Disagreements over greenbacks will make any couple see red, but money issues can be especially tricky for two people involved in a cougar relationship. The female half has likely amassed greater wealth than her partner, and no woman wants to see herself as a “sugar mama.”
So how do you protect your self-esteem and your assets so you feel comfortable?
For the answers to these pressing questions I called in my new wealth management expert, Susan Hirshman. Susan is one of the new “
5-carat experts ”
now blogging for me on my relaunched Web site, therealcougarwoman.com. Susan is president of SHE Ltd., a consulting firm focused on enhancing the financial literacy of women globally, and the author of Does This Make My Assets Look Fat? A Woman’s Guide to Finding Financial Empowerment and Success. Here are her five essential tips for successfully partnering love and money.
1. Protect your assets in from divorce.
Unfortunately, even the best relationships aren’t guaranteed to last. If you enter into a marriage with significantly more assets than your spouse, you should really “
those assets aren’t included in a divorce settlement. You do this by executing a prenuptial agreement. It’s not the most romantic thing, but it is the smart thing. It is also smart to think in terms of “yours, mine and ours.” The question you have to ask yourself is, How much control am I willing to give up when it comes to my assets? Remember, once you put assets in a joint account either spouse can use them without asking the other’s permission.
2. Protect your assets in case of death.
Some of you may want all of your assets to go to your younger spouse, but others may have children from a previous marriage or other family members whom they’d like to include in an inheritance. There are a variety of ways to do this. So before you sign the marriage certificate, be sure to see an estate attorney to develop your plan and find solutions.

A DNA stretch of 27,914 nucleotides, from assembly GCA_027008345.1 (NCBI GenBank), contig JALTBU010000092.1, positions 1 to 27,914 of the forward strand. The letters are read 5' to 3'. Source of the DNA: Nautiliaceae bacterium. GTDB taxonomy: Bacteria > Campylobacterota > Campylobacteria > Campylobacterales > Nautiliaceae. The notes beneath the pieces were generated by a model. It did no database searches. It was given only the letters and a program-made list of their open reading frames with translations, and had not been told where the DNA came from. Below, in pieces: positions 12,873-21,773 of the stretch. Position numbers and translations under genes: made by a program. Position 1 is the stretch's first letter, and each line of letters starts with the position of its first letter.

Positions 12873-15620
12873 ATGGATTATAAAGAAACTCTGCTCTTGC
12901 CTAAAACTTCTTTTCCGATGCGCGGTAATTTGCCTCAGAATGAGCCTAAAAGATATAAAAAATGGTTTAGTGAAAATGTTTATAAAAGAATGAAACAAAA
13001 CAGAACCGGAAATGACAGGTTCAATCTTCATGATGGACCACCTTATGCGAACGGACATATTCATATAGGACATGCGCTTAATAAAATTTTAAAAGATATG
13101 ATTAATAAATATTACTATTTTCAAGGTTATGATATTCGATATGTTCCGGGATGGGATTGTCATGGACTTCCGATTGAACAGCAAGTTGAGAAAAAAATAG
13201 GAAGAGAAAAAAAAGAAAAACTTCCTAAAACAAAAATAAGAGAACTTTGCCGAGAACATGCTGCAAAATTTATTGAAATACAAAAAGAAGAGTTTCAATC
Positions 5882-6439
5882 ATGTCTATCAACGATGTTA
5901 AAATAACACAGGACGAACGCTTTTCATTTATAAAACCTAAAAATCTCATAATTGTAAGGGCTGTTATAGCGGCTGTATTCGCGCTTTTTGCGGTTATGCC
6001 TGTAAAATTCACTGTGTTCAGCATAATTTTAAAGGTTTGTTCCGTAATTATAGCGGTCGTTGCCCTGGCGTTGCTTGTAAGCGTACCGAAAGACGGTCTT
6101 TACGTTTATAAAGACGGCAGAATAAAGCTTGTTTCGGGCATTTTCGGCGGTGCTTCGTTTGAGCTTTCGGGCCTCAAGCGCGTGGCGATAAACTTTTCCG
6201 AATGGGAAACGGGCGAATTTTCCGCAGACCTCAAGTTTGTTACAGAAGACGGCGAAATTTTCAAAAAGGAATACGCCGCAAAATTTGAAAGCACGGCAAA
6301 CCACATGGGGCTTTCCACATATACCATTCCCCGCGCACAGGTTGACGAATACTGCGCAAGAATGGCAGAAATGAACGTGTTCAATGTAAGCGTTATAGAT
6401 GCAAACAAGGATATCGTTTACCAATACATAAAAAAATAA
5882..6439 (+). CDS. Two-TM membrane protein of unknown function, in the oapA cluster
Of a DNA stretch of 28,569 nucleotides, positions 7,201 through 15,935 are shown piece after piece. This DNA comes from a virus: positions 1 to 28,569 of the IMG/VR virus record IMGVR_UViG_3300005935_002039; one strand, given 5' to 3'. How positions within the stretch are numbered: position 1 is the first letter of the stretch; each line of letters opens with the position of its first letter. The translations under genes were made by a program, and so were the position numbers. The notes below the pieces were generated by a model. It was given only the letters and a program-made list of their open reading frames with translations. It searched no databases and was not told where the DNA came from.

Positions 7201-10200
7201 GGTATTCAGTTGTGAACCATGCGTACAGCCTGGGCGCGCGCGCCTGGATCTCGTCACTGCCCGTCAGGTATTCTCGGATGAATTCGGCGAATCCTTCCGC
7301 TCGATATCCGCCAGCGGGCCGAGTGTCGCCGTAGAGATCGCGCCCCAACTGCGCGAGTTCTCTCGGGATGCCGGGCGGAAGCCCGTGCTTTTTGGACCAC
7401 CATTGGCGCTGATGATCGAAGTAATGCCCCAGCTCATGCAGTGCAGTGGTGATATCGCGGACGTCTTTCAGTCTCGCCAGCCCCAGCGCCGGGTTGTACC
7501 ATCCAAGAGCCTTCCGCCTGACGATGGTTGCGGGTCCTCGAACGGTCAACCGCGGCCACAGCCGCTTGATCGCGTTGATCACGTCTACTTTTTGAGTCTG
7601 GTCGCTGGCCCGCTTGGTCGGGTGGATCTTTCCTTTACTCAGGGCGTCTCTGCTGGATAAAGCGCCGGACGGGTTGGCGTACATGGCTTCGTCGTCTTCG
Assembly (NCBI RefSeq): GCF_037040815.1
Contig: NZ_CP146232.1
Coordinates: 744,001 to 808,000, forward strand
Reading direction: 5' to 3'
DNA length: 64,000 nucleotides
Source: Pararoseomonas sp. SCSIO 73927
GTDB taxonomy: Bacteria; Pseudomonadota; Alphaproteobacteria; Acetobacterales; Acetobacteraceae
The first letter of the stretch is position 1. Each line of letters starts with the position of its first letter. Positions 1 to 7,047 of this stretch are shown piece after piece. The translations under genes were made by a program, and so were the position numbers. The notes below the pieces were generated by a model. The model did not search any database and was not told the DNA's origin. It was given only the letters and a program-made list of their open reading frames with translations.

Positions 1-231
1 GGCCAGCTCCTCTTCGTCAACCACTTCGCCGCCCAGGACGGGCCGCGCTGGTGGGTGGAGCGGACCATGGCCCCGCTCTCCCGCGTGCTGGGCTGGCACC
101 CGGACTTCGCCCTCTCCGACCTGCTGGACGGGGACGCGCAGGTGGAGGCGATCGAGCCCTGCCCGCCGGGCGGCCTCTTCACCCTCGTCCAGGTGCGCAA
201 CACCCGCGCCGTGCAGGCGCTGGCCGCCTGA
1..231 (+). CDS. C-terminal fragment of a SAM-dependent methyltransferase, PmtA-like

3. Identify your long-term goals.
When you are in a relationship where there is a significant age difference between you and your spouse, one of the challenges you face is how to prepare for your retirement. You should plan as if you will be the only one responsible for you. Not to be a Debbie Downer, but spending all your money now and expecting your spouse to pick up the slack when you are retired is very risky—can you guarantee that he will be there?
4. Assess your spending habits.
It is imperative that during your dating relationship you have the Honest Money Talk. One of the best ways to start the conversation is for each of you to answer the following questions. Do it separately, writing down your answers and then discussing them with each other:
—What does money mean to you?
—What are your childhood memories about money?
—What keeps you up at night?
—What would you say is your tolerance for risk?
—How would you rate your financial literacy?
Make sure as you answer these questions to think about the “why”—
it will give you great insight to the emotional issues you and your spouse have when it comes to money. You want to discover if you are emotionally compatible in this area. Often you are not, so it’s important to know upfront if these issues are reconcilable. Otherwise, it can be an area of high stress and constant argument.
5. Communicate, communicate, communicate.
The bottom line here is ignorance is not bliss. Discussion, rather than avoidance, is the key to both marital and financial fulfillment.
I hope all women reading this will take Susan’s advice. It’s very important that we are up to speed on how to take care of ourselves and protect our interests. That’s an essential facet of being a Real Cougar Woman.
Linda Franklin is the author of Don’t Ever Call Me Ma’am: The Real Cougar Woman Handbook and the founder of TheRealCougarWoman.com.